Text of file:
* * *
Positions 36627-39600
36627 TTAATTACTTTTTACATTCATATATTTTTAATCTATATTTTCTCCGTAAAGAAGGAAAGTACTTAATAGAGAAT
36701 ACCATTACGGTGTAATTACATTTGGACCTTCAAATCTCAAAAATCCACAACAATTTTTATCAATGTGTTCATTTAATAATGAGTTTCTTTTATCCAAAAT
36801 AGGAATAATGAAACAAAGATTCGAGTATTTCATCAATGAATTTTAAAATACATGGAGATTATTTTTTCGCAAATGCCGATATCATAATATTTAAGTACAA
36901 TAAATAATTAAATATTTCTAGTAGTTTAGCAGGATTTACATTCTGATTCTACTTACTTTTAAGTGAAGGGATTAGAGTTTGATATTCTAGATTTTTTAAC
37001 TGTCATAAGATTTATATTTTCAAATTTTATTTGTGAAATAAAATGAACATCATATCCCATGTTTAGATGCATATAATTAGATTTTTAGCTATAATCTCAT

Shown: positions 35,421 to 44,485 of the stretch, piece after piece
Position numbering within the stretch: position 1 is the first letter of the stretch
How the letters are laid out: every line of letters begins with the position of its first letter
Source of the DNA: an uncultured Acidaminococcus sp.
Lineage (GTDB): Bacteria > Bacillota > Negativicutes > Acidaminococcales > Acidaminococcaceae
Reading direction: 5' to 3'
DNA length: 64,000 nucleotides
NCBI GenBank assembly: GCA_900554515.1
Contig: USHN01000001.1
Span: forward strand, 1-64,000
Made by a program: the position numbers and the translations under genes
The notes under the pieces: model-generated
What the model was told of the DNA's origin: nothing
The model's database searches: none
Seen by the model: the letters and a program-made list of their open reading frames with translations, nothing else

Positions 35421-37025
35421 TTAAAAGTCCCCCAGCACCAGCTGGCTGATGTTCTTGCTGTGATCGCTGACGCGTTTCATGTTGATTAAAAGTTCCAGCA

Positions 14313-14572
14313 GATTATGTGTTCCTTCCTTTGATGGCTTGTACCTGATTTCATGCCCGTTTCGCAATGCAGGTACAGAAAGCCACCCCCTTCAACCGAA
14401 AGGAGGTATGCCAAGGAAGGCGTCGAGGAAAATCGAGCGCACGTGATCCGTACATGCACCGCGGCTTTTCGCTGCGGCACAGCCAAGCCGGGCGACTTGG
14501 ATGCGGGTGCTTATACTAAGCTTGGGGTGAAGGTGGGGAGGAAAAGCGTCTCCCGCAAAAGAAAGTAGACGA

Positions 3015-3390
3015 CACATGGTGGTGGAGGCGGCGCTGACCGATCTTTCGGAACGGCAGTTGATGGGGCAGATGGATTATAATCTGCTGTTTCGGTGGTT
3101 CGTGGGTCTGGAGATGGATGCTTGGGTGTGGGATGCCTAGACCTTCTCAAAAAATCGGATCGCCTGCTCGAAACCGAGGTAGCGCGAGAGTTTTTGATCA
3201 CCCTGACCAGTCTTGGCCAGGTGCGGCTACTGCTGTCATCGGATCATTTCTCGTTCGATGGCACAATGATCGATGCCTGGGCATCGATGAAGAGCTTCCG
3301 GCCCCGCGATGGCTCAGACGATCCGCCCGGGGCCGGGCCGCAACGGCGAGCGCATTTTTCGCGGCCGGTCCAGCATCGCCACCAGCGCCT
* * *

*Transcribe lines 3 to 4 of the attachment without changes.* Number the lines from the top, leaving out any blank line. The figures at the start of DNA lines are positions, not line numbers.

36701 ACCATTACGGTGTAATTACATTTGGACCTTCAAATCTCAAAAATCCACAACAATTTTTATCAATGTGTTCATTTAATAATGAGTTTCTTTTATCCAAAAT
36801 AGGAATAATGAAACAAAGATTCGAGTATTTCATCAATGAATTTTAAAATACATGGAGATTATTTTTTCGCAAATGCCGATATCATAATATTTAAGTACAA